ISTANBUL -- U.S. special operations forces entered Syrian territory and killed a top leader of the Islamic State group in the eastern part of the country, the Pentagon said early Saturday. The expedition marked the second time the U.S. has openly admitted it has sent forces into the beleaguered nation since the beginning of the Syrian Civil War in 2011. The U.S. sent forces into Syria last year in an attempt to rescue hostages, including journalist James Foley, who were then being held by the Sunni militant group formerly known as either ISIL or ISIS, but the mission failed.

Overnight, American forces killed Abu Sayyaf, a leader of the Islamic State group who was in charge of the black-market sales of oil and gas used to raise money for the militant group, according to the Pentagon. The U.S. forces originally entered Syria to capture Sayyaf and his wife, Umm Sayyaf, who Defense Secretary Ashton Carter said the Pentagon suspected “is a member of ISIL, played an important role in ISIL’s terrorist activities, and may have been complicit in what appears to have been the enslavement of a young Yezidi woman rescued last night.” CNN reported Saturday that Abu Sayyaf was Tunisian.

The Pentagon said no military personnel were injured during the operation, but it did not say whether the U.S. requested or received permission from the Syrian government to conduct the mission.

Activists on the ground in Deir Ezzor, a city in eastern Syria, said that, in addition to Sayyaf, two other Islamic State group leaders were killed in the raid. Abu Tayyem, another member involved in the militant group’s oil and gas sales, and Abu Maryam, a communications officer, also were slain during the U.S. operation, the Deir Ezzor activist group posted on Facebook.

Sayyaf’s death raises questions about the future of Islamic State group finances and its ability to bring in funds from oil and gas sales. Aside from private contributions made by wealthy businessmen, the militant group made most of its money last year by selling oil on the black market. The group siphoned oil from pipelines in Iraqi Kurdistan, first near the oil-rich city of Kirkuk and then farther north, toward the border of Turkey.

“Abu Sayyaf was a senior ISIL leader who, among other things, had a role in overseeing ISIL’s illicit oil and gas operations -- a key source of revenue that enables the terrorist organization to carry out their brutal tactics,” the White House said in a statement Saturday.

The extremist group began selling oil, turning itself into a multimillion-dollar enterprise, after it captured several small oil fields in Iraq last summer.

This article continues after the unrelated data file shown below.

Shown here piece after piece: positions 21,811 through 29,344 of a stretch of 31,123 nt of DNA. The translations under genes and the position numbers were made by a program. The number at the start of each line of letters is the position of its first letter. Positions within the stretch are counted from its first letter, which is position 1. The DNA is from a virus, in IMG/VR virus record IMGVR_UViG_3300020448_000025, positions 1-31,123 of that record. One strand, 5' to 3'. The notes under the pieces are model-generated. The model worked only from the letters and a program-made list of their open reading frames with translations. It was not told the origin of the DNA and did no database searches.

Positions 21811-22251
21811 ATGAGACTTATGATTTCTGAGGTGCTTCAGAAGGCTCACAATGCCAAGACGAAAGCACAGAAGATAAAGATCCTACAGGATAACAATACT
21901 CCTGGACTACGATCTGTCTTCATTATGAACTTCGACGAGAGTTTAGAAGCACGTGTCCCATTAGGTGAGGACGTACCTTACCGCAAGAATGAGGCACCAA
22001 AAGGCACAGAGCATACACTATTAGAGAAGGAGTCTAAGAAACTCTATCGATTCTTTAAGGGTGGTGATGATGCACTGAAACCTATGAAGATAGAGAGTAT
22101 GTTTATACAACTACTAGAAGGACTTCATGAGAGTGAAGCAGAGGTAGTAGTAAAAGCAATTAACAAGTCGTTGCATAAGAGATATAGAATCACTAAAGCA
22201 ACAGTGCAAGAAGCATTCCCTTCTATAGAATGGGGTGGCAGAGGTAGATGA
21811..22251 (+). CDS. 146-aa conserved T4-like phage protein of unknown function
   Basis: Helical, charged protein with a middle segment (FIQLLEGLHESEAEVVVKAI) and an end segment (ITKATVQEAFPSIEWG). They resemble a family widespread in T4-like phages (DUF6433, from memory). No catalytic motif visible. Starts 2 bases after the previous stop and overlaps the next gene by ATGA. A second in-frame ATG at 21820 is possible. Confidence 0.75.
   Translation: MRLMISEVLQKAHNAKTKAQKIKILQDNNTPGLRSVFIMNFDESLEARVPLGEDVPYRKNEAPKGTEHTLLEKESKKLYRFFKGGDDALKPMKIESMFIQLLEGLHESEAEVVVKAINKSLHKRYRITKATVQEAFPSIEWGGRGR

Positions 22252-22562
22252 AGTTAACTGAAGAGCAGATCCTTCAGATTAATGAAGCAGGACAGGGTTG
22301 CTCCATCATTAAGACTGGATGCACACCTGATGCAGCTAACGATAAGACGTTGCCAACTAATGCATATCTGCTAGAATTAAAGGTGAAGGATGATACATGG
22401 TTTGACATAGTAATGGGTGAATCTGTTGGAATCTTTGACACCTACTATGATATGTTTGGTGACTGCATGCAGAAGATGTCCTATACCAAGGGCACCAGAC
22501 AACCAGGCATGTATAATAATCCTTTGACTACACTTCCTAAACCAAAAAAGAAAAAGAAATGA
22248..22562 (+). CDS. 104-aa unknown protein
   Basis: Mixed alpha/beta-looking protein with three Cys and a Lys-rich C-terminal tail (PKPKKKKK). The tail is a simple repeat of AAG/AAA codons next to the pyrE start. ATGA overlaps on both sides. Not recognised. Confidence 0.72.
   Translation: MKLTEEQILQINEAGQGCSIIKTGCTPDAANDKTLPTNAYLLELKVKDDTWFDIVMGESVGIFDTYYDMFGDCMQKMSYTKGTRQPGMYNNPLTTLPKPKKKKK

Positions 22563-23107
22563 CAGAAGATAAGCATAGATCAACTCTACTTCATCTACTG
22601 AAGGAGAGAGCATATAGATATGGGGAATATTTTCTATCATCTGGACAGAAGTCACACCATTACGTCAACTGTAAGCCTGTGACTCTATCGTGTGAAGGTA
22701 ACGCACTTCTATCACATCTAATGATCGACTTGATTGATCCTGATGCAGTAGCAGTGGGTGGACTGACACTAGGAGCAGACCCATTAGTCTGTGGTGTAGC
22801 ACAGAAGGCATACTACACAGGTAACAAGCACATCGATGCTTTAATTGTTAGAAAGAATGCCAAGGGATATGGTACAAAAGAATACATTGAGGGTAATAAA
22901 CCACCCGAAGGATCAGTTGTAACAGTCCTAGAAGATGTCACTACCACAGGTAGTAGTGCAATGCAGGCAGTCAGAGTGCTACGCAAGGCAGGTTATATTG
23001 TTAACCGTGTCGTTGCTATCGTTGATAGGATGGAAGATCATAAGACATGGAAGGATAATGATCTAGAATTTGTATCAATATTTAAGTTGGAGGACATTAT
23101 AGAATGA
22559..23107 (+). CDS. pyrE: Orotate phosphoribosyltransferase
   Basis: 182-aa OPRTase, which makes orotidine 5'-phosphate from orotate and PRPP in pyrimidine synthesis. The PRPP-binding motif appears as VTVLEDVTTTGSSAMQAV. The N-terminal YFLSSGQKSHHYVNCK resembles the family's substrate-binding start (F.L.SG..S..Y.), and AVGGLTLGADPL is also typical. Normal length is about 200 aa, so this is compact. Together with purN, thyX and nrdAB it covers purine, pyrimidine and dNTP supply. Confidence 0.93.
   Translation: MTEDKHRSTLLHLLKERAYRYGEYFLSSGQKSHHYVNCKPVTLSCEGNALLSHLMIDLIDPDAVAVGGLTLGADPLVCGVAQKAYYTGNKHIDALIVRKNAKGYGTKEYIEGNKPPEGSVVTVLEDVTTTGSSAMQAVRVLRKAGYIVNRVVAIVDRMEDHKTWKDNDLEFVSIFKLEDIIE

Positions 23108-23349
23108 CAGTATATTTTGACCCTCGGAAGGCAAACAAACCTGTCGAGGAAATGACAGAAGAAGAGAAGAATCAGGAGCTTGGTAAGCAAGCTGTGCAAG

Experts have said the Islamic State group sold the oil for prices ranging between $20 and $40 a barrel. The militant group transported the oil via trucks over the Turkish border in a highly sophisticated smuggling network. It used the money made through the oil sales to finance, at least in part, its ammunition, weapons and salaries and to procure other resources needed to fight. 

Describing the Islamic State group as a “network of death” in a speech at the United Nations, President Barack Obama said in September that the U.S.-led coalition would starve the group financially. “It is time for a new compact among the civilized peoples of this world to eradicate war at its most fundamental source: the corruption of young minds by violent ideology,” Obama said. “That means cutting off the funding that fuels this hate. It’s time to end the hypocrisy of those who accumulate wealth through the global economy, and then siphon funds to those who teach children to tear it down.”

Since Obama announced the formation of the coalition, the Islamic State group’s oil profits have plummeted. Coalition airstrikes cut heavily into the group’s profits, which at one point were averaging between $2 million and $3 million a day. Experts have disputed if and how that number has changed since the formation of the U.S.-led coalition.

According to Iraqi Energy Institute reports, Islamic State group oil profits went downhill not only because of the U.S.-led airstrikes but also because the militant group did not have the proper equipment needed to refine the oil.

Still, the Islamic State group is turning a profit on its oil sales. Within the past month, it has advanced on the Baiji oil refinery in Iraq -- one of the country’s largest -- as well as small oil fields outside Kirkuk. And a new BBC Two documentary, “World’s Richest Terror Army,” claims the militant group is trading oil produced on land it has seized in Syria to Syrian President Bashar Assad’s government for cash.

If true, then the Islamic State group has found a new investor -- the Syrian regime, which has a military that depends on fuel like the oil the militant group is siphoning. 

It is unclear exactly how Sayyaf contributed to the Islamic State group oil network, but the militant group considered him a leader -- a designation rarely handed out among its ranks.

Meanwhile, Sayyaf’s death is causing an uproar on social media. Islamic State group loyalists are lamenting over it, claiming he was central to the group’s operations in Syria.